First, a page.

The Bureau of Land Management (BLM) took a critical step forward in ensuring the future of the greater sage grouse today, when the agency released plans to amend nearly 100 resource management plans (RMPs) across the West to benefit the bird. The reveal of 14 environmental impact statements comes after years of federal, state, and local stakeholders working to better protect sage grouse and other sagebrush-dependent species while allowing for energy development, livestock grazing, and recreation.
The plans announced today take a landscape-scale approach that builds off initiatives like Wyoming’s core area strategy. Improvements include measures to minimize new and additional surface disturbance, enhance habitat, and reduce threats from rangeland fires. In the very best remaining sage-grouse habitat, mining activities will be prohibited. No surface disturbance will be permitted in most priority habitat and landscape surface disturbance caps will go into effect in other areas.
The U.S. Fish and Wildlife Service is set to decide whether to list the range-wide population of greater sage grouse under the Endangered Species Act (ESA) by September 30. The looming deadline has inspired unprecedented coordination among federal agencies, states, private landowners, and numerous other stakeholders. The BLM and the U.S. Forest Service manage nearly two-thirds of remaining sage-grouse habitat. Sportsmen’s groups are applauding the BLM’s new approach and support federal efforts on public lands as a vital foundation for the range-wide conservation of the species.
“The BLM should be commended for their work on these plans and today’s release is yet another step in the right direction for sage grouse, sagebrush ecosystems, and the stakeholders committed to balancing conservation with other uses of the land to achieve a positive outcome,” says Howard Vincent, president and CEO of Pheasants Forever and Quail Forever. “These federal plans, combined with strong state plans and contributions from private landowners through the Sage Grouse Initiative, and other efforts, will hopefully set us up for success in the form of a ‘not warranted’ decision on the listing in September.”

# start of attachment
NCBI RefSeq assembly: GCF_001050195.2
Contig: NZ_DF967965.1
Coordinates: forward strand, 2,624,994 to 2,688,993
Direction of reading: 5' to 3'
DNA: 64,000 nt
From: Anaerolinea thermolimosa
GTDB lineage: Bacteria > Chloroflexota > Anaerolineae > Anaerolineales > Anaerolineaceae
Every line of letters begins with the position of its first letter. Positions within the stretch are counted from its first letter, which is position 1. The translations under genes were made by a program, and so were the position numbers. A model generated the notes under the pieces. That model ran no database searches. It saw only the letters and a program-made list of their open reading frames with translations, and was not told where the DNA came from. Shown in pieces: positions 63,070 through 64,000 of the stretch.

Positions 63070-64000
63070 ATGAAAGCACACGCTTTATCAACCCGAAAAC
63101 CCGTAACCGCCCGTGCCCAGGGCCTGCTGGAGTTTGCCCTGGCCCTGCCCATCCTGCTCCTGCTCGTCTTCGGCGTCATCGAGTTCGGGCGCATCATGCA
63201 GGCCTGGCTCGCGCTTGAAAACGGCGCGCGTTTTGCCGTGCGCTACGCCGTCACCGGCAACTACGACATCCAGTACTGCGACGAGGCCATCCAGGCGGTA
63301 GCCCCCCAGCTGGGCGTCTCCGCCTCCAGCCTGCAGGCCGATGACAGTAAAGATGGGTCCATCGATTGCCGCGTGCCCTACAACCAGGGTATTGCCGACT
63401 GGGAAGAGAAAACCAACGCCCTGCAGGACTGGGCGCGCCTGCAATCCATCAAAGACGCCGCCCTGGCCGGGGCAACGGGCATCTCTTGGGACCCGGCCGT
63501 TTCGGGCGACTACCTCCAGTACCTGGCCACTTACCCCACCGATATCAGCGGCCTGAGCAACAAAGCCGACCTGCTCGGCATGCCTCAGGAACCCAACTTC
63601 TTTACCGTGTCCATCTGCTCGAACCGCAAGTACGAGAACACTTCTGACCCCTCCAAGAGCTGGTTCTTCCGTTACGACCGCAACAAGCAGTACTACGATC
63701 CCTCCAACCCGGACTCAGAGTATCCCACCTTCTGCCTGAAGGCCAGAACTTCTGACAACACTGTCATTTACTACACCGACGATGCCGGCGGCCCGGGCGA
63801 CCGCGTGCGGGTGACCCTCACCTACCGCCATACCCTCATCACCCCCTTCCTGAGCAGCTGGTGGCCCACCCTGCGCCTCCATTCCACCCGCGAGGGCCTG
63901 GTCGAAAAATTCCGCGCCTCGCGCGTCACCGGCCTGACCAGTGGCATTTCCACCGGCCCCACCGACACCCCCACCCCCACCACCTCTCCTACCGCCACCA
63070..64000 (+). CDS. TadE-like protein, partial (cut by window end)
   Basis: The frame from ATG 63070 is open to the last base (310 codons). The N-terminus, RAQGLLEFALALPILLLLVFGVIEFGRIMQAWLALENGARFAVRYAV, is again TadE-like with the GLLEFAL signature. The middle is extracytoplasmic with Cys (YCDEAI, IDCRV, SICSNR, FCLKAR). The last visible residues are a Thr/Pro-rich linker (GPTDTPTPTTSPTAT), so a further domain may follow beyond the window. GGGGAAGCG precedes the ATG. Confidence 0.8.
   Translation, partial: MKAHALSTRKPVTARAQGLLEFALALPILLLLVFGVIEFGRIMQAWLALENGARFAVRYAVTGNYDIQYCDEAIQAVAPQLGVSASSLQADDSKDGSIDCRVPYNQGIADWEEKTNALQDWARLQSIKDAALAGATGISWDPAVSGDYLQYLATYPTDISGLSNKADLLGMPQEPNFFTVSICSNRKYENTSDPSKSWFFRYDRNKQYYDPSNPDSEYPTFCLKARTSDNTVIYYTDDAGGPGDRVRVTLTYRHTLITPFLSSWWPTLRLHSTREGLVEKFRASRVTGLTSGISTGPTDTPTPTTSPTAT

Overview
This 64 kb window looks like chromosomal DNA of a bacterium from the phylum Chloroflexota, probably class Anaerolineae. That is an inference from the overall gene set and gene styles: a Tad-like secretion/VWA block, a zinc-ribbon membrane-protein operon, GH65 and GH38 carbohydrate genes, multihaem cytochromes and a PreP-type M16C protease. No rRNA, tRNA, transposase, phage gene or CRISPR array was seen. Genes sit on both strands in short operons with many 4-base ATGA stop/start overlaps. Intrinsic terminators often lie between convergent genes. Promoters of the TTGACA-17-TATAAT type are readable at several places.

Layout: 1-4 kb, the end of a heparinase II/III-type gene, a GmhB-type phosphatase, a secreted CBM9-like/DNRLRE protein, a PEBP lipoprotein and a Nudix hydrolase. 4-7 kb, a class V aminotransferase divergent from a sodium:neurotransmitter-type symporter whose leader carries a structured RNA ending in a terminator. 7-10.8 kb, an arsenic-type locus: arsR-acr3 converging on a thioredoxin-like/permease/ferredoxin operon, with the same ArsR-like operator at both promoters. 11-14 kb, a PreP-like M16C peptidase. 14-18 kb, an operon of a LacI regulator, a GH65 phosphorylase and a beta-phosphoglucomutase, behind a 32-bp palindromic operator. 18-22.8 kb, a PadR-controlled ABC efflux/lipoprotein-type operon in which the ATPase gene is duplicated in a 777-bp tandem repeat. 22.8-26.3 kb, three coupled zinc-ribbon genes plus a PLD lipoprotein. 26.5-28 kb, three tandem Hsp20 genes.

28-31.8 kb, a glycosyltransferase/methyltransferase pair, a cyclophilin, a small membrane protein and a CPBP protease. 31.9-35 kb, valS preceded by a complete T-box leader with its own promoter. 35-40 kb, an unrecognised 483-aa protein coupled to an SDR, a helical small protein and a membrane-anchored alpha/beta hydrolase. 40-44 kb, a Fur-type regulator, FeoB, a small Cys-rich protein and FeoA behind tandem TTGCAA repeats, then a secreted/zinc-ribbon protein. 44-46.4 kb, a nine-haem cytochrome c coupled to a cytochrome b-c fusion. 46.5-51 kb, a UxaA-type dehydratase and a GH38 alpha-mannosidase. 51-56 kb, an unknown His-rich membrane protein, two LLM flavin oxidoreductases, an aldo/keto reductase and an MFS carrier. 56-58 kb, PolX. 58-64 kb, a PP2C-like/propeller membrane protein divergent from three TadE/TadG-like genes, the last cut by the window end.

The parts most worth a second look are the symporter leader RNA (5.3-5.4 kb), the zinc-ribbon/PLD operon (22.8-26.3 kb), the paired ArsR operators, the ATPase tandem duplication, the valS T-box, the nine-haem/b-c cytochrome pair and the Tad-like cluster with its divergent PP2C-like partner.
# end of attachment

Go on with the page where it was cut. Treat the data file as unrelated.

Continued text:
In order to reach this decision, the U.S. Fish and Wildlife Service requires regulatory assurances and conservation measures grounded in the best available science that the agency can ultimately defend in court. “While we still need to review the details, the revised plans appear to have improved the conservation measures and assurances needed to prevent the listing,” says Steve Williams, president of the Wildlife Management Institute and former director of the U.S. Fish and Wildlife Service. “Ultimately, the decision to list the range-wide population will end up in a federal court, and the BLM has taken a positive step forward by producing plans that hopefully can be defensible to a judge.”
As the BLM finalizes their efforts on federal lands, Western states continue working on their own efforts for state and private lands. Some, like Wyoming, have had a strategy in place for years and have already begun implementing conservation measures. Other states have yet to finalize their approach to sage-grouse conservation. “We need the states to finalize their own plans to complement strong federal efforts and keep the momentum and collaboration going,” says Whit Fosburgh, president and CEO of the Theodore Roosevelt Conservation Partnership. “We also need Congress to step up to the plate by funding the federal agencies for long-term implementation and success rather than promoting delays to the process.”
Whether these RMP revisions will be enough to reverse declining sage-grouse habitat and population trends remains to be seen. “The bottom line comes down to implementation of the BLM plans and commitments to sagebrush ecosystem conservation that will actually improve sage-grouse populations,” says Miles Moretti, president and CEO of the Mule Deer Foundation. “We not only need strong conservation plans but also strong commitments and funding to ensure the plans manifest into real conservation actions and long-term improvements on the ground.”